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Govt land in Dhaka div can generate over 20,000MW

Jun 12, 2024

| Staff Correspondent

Bangladesh can generate 20,555 megawatts of electricity by 2050 using a very small portion of available khas land in the Dhaka division alone, according to a joint study released on Wednesday by the Coastal Livelihood and Environmental Action Network and the Bangladesh Environmental Lawyers Association.

The study was conducted between 2020 and 2022 with information collected from official sources, including the deputy commissioner’s office in Dhaka, the Bangladesh Bureau of Statistics, and other relevant offices. Of the solar power potential, ground-mounted solar photovoltaics accounted for 1,367MW while rooftop solar for 10,779MW, floating for 5,985MW, and agrovoltaics 2,424MW, according to the study. ‘The objective of the study is to show what can be achieved if good will exist to use actual solar potential,’ said Hasan Mehedi, chief executive officer of Clean. Over 1,374MW can be generated if only 5.3 per cent or 3,388.7 acres, of the khas land available in the 13 districts of Dhaka is allocated for ground-mounted solar photovoltaic.

Dhaka division has more than 274,172 acres of khas land, the study said, adding that 80,241 acres of the khas land were unallocated. Ground-mounted and floating solar require 2.45-2.49 acres to set up 1MW of solar PV plants, while rooftop solar requires 9918.04–10,080 square metres of roof to install 1MW of solar photovoltaics. In the Dhaka division, 1,079 million square metres of rooftops are available. Using only 10 per cent or 1.07 crore square metres of space, it could generate 10,779MW of solar energy, the study said. Dhaka has the most solar rooftop potential, followed by Narayanganj.

Only 10 percent of water bodies in the Dhaka division could generate at least 5,985MW, the study said. There are 148235 acres of water bodies in the Dhaka division. Tangail has the maximum floating solar capacity with at least 2,196.52MW while Madaripur has the minimum floating solar capacity with at least 0.30 MW.

The area of arable khas land in the Dhaka division is 136,289.64 acres. Agrovoltaics could be installed on all crops, but the study considered only vegetable gardens for their agrovoltaic potential, which is 11 percent of the total arable khas land. About 2,400MW of electricity is possible to generate from the vegetable gardens, given that 6.17 acres of land are required for setting up 1 MW of agrophotovoltaics.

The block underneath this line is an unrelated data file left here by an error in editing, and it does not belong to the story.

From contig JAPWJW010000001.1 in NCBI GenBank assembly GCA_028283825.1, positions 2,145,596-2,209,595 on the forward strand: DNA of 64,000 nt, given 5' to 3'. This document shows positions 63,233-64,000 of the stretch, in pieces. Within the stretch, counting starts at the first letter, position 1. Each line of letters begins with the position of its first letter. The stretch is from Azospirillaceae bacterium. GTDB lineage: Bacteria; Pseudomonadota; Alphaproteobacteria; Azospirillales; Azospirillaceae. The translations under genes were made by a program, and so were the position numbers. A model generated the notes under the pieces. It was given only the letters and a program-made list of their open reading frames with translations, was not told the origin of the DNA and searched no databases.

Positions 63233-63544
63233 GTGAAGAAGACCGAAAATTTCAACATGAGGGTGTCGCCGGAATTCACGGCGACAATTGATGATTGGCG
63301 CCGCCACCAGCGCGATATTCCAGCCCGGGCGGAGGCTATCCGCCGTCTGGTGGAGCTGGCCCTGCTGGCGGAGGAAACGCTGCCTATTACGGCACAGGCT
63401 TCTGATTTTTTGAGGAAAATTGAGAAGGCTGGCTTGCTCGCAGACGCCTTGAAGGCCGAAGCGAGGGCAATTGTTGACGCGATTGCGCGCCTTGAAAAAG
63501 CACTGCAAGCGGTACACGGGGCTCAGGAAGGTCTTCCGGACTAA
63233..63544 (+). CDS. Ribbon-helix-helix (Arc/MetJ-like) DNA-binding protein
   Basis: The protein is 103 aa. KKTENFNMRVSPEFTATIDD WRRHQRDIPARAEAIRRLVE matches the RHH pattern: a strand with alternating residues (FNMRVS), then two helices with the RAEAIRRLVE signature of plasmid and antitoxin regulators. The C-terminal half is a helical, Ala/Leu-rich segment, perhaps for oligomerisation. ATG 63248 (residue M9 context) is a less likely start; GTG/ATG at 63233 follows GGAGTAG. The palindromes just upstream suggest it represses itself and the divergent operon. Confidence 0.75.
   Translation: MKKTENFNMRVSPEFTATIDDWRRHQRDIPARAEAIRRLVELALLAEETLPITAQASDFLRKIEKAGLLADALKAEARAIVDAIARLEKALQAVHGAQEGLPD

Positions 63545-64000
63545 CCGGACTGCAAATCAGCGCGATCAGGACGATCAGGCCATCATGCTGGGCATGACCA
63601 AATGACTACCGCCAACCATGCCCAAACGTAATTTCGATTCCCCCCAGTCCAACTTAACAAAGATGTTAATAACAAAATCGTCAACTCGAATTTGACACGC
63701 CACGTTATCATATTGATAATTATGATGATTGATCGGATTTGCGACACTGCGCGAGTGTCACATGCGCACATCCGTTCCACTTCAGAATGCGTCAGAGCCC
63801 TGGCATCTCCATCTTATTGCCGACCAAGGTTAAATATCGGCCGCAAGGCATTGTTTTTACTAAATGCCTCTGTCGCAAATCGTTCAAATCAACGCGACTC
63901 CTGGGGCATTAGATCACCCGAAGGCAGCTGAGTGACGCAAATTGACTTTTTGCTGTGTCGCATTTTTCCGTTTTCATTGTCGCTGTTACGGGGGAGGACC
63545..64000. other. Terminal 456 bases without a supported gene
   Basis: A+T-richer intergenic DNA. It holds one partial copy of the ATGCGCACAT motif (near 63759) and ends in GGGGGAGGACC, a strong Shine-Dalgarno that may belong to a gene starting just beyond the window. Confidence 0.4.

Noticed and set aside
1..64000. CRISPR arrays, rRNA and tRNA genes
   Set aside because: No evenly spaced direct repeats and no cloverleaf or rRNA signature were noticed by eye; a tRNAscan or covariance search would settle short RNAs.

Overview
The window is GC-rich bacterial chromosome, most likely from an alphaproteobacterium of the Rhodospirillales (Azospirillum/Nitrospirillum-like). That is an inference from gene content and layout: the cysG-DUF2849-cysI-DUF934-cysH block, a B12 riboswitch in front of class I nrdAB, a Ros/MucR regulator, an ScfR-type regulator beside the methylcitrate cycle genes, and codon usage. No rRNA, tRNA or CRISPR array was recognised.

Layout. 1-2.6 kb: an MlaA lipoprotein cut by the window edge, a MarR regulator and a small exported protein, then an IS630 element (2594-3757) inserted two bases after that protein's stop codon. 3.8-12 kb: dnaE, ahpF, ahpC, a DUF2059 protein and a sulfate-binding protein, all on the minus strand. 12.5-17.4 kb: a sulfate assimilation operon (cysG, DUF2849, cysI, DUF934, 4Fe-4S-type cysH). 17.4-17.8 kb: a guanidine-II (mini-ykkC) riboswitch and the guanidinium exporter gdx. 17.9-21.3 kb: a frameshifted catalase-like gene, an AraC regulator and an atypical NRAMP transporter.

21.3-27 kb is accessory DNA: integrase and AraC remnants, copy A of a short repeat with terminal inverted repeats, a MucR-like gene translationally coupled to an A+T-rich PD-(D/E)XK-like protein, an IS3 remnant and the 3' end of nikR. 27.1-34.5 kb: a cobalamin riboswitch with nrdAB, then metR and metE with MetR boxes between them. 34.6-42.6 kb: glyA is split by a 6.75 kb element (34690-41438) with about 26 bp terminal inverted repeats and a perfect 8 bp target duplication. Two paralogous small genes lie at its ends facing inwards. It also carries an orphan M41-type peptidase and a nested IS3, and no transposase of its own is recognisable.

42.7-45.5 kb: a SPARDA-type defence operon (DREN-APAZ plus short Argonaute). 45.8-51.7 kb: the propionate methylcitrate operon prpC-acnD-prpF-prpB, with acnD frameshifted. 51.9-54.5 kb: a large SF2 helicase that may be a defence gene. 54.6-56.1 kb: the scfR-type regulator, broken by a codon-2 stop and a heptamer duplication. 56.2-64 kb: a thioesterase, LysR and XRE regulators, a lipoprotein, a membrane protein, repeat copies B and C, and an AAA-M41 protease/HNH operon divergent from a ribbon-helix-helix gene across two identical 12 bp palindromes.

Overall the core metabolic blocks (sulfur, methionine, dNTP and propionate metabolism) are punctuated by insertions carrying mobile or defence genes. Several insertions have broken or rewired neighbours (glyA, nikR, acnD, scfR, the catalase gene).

Kishoreganj has the highest agrovoltaic potential of at least 526.19MW while Narayanganj has the least potential of 2.34MW. The study pointed out a number of challenges to using khas land, including disputes among government offices over ownership of the land. The study proposed forming a task force for the demarcation of the land. The study proposed a long-term policy so that agrovoltaics give farmers an annual income besides cropping. The study also proposed a benefit-sharing guideline so that landowners get a regular share of the profit.

Dhaka division’s total land area is 42,05,290 acres, including 29, 44,040 acres. Tangail has the biggest land area with 7,72,117 acres while Narayanganj has the smallest land area with 1,25,911 acres. Dhaka division is home to 44.22 million people. Renewable energy accounts for less than five percent of Bangladesh’s current installed generation capacity of over 30,000MW. Nine more solar power plants, whose capacity is 389.5 MW are under construction and planning now. In the Dhaka division, there are 19 power plants based on gas, 14 power plants based on furnace oil, two based on dual-fuel, four on diesel, one on gas, and only one based on solar.

The power plants generated 2,123.14 crore units of electricity in 2021–2022. Dhaka zone supplies 24.36 percent of the electricity produced. Dhaka division consumes 33.7 percent of the total generated electricity in Bangladesh. Dhaka consumes 5,276.51MW in peak hours and 26.224 million units of electricity annually. Bangladesh announced it would source 40 percent of its electricity generated in 2041 from renewable sources. ‘The study proves that land scarcity holding back solar development is a myth,’ said Mehedi.

 News Link: Govt land in Dhaka div can generate over 20,000MW   

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